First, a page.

US v. Jerry Jenkins

Filing 920090218

Opinion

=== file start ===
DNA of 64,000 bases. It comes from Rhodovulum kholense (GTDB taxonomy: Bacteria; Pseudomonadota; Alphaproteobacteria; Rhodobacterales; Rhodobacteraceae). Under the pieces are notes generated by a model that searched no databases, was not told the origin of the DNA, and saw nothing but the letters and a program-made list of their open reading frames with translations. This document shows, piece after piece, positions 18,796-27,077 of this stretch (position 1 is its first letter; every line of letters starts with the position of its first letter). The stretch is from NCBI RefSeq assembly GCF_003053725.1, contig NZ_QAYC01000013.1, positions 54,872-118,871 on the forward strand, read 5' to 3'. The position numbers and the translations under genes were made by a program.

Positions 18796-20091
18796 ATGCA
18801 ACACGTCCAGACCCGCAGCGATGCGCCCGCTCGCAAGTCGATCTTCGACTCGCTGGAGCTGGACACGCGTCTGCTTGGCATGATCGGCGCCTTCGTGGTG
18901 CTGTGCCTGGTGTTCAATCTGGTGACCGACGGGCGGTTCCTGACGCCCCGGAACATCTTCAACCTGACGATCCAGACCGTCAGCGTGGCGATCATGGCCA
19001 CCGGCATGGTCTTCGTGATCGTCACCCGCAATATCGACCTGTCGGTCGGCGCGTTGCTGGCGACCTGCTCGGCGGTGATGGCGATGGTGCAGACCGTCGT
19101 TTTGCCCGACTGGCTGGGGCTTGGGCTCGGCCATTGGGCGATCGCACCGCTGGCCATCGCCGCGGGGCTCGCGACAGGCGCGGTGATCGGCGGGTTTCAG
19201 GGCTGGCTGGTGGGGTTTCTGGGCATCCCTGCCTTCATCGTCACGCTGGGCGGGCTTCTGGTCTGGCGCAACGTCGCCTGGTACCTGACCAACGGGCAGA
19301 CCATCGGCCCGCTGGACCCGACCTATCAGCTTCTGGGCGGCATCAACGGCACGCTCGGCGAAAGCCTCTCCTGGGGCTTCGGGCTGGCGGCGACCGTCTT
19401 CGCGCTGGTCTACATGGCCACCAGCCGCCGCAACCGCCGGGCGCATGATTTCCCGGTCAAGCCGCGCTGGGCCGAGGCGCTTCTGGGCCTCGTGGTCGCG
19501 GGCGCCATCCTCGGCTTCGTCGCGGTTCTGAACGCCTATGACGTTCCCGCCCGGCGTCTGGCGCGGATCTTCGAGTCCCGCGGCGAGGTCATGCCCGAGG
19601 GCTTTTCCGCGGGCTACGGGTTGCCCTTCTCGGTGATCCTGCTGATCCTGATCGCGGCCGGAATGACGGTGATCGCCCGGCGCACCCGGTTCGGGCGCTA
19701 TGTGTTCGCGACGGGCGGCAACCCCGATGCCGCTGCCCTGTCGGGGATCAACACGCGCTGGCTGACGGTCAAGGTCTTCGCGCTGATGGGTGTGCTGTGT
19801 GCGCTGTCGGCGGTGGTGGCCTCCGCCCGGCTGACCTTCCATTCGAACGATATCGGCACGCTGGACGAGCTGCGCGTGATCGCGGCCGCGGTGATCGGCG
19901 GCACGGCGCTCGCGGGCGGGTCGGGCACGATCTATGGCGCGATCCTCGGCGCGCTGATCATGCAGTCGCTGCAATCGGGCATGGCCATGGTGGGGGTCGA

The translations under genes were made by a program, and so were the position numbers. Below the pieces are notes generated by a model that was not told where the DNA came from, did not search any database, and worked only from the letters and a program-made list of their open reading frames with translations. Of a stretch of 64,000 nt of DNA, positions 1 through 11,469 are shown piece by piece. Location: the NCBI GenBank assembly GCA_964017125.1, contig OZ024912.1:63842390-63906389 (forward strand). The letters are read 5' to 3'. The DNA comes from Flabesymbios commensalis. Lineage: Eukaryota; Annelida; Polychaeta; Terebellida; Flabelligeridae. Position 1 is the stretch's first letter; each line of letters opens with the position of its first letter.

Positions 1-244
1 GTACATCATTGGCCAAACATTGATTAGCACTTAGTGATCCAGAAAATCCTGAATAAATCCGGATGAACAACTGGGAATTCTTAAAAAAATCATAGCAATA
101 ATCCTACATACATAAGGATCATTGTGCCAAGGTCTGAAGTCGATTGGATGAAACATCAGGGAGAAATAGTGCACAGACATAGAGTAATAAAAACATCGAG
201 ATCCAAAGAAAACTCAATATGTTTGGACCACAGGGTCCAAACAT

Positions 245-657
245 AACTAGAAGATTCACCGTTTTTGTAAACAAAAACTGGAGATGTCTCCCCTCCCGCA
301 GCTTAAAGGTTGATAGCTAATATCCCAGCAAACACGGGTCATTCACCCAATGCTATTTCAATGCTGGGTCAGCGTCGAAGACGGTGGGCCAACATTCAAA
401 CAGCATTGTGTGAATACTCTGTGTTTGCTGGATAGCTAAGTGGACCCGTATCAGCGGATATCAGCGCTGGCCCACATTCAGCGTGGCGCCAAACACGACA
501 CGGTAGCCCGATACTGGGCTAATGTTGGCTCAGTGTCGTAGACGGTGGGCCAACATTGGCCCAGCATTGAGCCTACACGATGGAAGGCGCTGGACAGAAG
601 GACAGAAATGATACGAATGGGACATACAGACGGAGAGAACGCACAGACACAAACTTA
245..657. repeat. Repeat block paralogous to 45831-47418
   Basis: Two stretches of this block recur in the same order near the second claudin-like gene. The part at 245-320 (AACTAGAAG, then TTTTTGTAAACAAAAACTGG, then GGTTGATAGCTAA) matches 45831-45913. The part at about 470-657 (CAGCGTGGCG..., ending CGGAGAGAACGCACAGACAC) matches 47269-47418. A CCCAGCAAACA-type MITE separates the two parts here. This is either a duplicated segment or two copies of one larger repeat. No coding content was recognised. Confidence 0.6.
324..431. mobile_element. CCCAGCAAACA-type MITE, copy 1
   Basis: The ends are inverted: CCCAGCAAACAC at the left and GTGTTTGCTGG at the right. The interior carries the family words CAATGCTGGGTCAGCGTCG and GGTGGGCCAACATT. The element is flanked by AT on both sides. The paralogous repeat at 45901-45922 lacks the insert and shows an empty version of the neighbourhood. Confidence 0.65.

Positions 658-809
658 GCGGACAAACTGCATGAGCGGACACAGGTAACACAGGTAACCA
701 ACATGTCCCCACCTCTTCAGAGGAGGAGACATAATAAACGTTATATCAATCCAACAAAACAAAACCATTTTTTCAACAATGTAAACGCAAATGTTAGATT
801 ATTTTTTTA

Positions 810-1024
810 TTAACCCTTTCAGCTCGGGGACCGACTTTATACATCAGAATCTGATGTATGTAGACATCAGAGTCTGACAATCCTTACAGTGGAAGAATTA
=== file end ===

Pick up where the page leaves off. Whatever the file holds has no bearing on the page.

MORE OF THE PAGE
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FILED: February 17, 2009 UNITED STATES COURT OF APPEALS FOR THE FOURTH CIRCUIT ___________________ No. 07-4117 (1:04-cr-00255-BEL) ___________________ UNITED STATES OF AMERICA, Plaintiff - Appellee v. JERRY LEE JENKINS, Defendant - Appellant ___________________ O R D E R ___________________ The Court amends its opinion filed February 17, 2009, as follows: On the title page, the district court case number is amended by substituting "cr" for "cv." For the Court--By Direction /s/ Patricia S. Connor, Clerk UNPUBLISHED UNITED STATES COURT OF APPEALS FOR THE FOURTH CIRCUIT No. 07-4117 UNITED STATES OF AMERICA, Plaintiff - Appellee, v. JERRY LEE JENKINS, Defendant - Appellant. Appeal from the United States District Court for the District of Maryland, at Baltimore. Benson Everett Legg, Chief District Judge. (1:04-cr-00255-BEL) Submitted: January 30, 2009 Decided: February 17, 2009 Before MOTZ, SHEDD, and AGEE, Circuit Judges. Affirmed by unpublished per curiam opinion. Raymond J. Rigat, Washington, D.C., for Appellant. Rod J. Rosenstein, United States Attorney, James G. Warwick, Tonya Kelly Kowitz, Assistant United States Attorneys, Baltimore, Maryland, for Appellee. Unpublished opinions are not binding precedent in this circuit. PER CURIAM: Jerry Lee Jenkins was convicted by a jury of one count of bank robbery, in violation of 18 U.S.C. 2113(a), (f) On (2006), and was sentenced to 210 months of imprisonment. appeal, he argues that the district court erred in failing to order sua sponte a mental competency hearing. we affirm. Whether ordered a the district hearing court is should have for an sua sponte of Finding no error, competency reviewed abuse discretion. Cir. 2002). United States v. General, 278 F.3d 389, 396 (4th A district court must determine if "[the defendant] has sufficient present ability to consult with his lawyer with a reasonable degree of rational understanding . . . and whether he has a rational as well as factual understanding of the proceedings against him." 402 (1960). Dusky v. United States, 362 U.S. 402, The defendant shall be considered incompetent if the district court finds, "by a preponderance of the evidence that the defendant is presently suffering from a mental disease or defect rendering him mentally incompetent to the extent that he is unable to understand the nature and consequences of the proceedings against him or to assist properly in his defense." 18 U.S.C. 4241(d) (2006). The defendant bears the burden of United States v. Robinson, 404 establishing his incompetence. F.3d 850, 856 (4th Cir. 2005). 2 Jenkins' growing number of statements prisoners indicate adhering to that a he "flesh is among a and blood" sovereign man philosophy. See United States v. Mitchell, 405 F. Supp. 2d 602, 603-06 (D. Md. 2005) (describing the theory, its sources, and its anti-government movement predecessors). Adherence to an ill-advised, self-defeating legal strategy does not indicate 482 incompetence F.3d 733, to 743 on stand (4th the trial. Cir. United 2007). States v. Banks, Competency capacity in to his determinations understand the turn only defendant's to proceedings, the capacity assist defense, and the capacity to communicate with counsel, and not on his willingness to do so. 432 (4th Cir. 1995). Jenkins' filings with the court and statements to the court indicate that Jenkins was able to articulate his, albeit unconventional, legal strategy. and blood defense was not His choice to pursue the flesh of a mental defect or See Bell v. Evatt, 72 F.3d 421, indicative incompetence. Although the court strongly recommended that the Bureau of Prisons assess Jenkins for suspected bipolar disorder, nothing in the record indicates that such illness rendered Further, as a Jenkins incompetent to stand trial or be sentenced. although Jenkins highlights to his drug and alcohol is abuse no contributing factor incompetence, there evidence demonstrating that the abuse rendered him incompetent. 3 Accordingly, failure to hold was We a we conclude sua of that sponte the on district Jenkins' and a court's mental the hearing an abuse competency judgment. not discretion motion for affirm deny Jenkins' competency determination on appeal and pro se motion to dismiss counsel. We dispense with oral argument because the facts and legal contentions are adequately presented in the materials before the court and argument would not aid the decisional process. AFFIRMED 4

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